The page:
Religion & Politics

Religion & Politics

We near the end of the series The Power of Words as we seek to understand how the words we use have power to either give light or cloud in darkness. When we choose our words, we must remember their power.

This third week of the series, we explore the power of words in religion and politics. I have shared with several people outside of our worshiping congregation about the subject of our conversation. Generally, this is met with uncomfortable laughter and sometimes a number of guesses about specific topics for conversation. Primarily, this seems to be focused on the politics side rather than the religious side.

I suggest that there is no need to fear. My hope is to be both helpful and informative. On Sunday morning, we will welcome a special guest who will help us to understand how words are used in local government in both 1) off-camera collegial settings as well as 2) on paper to be voted by elected representatives. I trust you will find this as exciting and fascinating as I do!

1 Corinthians 1:10-12, 12:31b, 13:4-8a
1:10Now I encourage you, brothers and sisters, in the name of our Lord Jesus Christ: Agree with each other and don’t be divided into rival groups. Instead, be restored with the same mind and the same purpose. 11My brothers and sisters, Chloe’s people gave me some information about you, that you’re fighting with each other. 12What I mean is this: that each one of you says, “I belong to Paul,” “I belong to Apollos,” “I belong to Cephas,” “I belong to Christ.”

12:31bAnd I’m going to show you an even better way.

13:4Love is patient, love is kind, it isn’t jealous, it doesn’t brag, it isn’t arrogant, 5it isn’t rude, it doesn’t seek its own advantage, it isn’t irritable, it doesn’t keep a record of complaints, 6it isn’t happy with injustice, but it is happy with the truth. 7Love puts up with all things, trusts in all things, hopes for all things, endures all things.

8aLove never fails.

Consider these questions:

  1. There is no shortage of examples of the power of words coming from our local and national elected officials. Do these words have power? Why or why not?
  2. If these words have power, how do you see that power in use? If not, where does power tend to be?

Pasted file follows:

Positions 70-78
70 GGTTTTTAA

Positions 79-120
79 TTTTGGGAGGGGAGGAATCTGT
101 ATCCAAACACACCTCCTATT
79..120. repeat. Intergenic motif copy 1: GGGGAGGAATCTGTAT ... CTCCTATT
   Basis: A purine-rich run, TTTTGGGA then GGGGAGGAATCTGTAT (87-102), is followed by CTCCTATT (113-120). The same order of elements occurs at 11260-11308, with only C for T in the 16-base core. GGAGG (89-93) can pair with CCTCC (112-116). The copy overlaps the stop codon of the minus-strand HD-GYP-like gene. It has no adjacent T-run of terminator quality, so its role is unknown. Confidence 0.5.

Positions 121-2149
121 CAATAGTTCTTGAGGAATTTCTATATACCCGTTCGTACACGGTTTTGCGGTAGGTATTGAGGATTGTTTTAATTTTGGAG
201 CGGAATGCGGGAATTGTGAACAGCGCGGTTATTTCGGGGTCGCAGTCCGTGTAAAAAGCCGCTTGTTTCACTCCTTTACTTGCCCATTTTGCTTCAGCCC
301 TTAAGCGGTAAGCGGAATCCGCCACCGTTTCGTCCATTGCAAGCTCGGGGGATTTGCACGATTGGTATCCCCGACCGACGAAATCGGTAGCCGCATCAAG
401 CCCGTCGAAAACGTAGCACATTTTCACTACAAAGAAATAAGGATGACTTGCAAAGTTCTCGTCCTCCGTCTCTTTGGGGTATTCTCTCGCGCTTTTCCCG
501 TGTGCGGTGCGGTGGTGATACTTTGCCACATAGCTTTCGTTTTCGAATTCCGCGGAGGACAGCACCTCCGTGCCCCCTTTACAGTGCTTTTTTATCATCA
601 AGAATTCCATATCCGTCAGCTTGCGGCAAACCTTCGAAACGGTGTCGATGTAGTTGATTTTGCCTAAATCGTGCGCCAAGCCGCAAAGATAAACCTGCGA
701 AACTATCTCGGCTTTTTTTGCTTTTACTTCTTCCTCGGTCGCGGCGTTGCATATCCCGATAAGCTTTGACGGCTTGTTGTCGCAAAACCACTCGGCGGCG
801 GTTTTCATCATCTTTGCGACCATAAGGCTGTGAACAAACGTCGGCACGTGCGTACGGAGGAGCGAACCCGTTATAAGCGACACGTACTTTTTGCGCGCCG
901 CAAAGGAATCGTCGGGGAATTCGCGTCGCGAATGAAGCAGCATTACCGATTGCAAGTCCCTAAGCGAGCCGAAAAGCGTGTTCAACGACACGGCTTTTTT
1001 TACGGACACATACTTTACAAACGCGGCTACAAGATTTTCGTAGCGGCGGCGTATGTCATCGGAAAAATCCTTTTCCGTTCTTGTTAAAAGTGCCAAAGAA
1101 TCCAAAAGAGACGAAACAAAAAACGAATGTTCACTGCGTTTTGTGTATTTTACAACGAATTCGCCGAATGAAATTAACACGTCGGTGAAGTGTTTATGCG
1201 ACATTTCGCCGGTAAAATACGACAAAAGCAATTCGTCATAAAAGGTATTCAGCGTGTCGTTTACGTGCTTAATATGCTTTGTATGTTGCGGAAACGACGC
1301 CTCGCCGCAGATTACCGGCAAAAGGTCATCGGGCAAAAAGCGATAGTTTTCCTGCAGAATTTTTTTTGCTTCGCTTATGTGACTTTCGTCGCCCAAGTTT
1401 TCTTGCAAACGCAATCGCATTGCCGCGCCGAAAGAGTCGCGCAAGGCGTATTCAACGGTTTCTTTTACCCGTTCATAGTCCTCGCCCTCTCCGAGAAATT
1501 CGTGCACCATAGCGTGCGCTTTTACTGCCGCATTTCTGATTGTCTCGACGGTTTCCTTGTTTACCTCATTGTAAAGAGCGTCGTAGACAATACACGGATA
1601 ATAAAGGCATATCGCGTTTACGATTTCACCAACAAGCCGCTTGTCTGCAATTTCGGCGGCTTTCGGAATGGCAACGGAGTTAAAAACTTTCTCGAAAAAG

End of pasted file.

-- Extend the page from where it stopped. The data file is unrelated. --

3. Where do you see the most effective use of words (with or without power) from local and national elected officials?
  4. Where do you see the most effective use of words in religious settings or from religious leaders?
  5. In questions 3 and 4, how are these different?

Post-sermon follow up on 1/24

Audio from the sermon can be heard below, and video can be found by clicking this link (will open in a new tab).

I confess that I experienced some trepidation in preparing for this message time, and I was told by several members of our worshiping community both before and after the worship series that others did as well. Even so, I find it critical for persons on all sides of political dialogue to remember our call to lift up rather than tear down.

One of our members was traveling this past Sunday and told me that the United Methodist Church that he visited in another town read this statement (will open in a new tab) from the Council of Bishops of The United Methodist Church on a recent example of harmful and divisive language widely reported by news agencies.

Another aspect of political dialogue where we can take a great deal of responsibility is in our own direct interactions. Political conversations happen every day. We talk with loved ones and strangers, in person and over social media, commenting on news websites, and more. Each time we do so, we can choose how we will communicate. We can choose to discuss policies and issues, and we can choose to insult and denigrate those with whom we disagree. In political climates that are heated, I think these choices become even more critical.

Consider these questions:

  1. What did you think about having a political conversation in church? How do these conversations fit into your understanding of faith and politics or the separation between church and state?
  2. How does your faith inform your political leanings? Or vice versa?
  3. Think about political conversations in which you have engaged where you were in disagreement with conversation partners. What was the spirit of those conversations, and what (if any) was the result?
  4. Can/will you make any changes to the ways you engage in these conversations based on these scriptures or this series?

One Comment

    Hope Anderson

    Cher’s “If I Could Turn Back Time” played on the radio yesterday. While the whole song applies more to our previous weeks’ sermons about words, this part applies to all:

    “Pride’s like a knife, it can cut deep inside
    Words are like weapons, they wound sometimes”

    I love that we are addressing the power of words, because they matter so much.

Commenting has been turned off.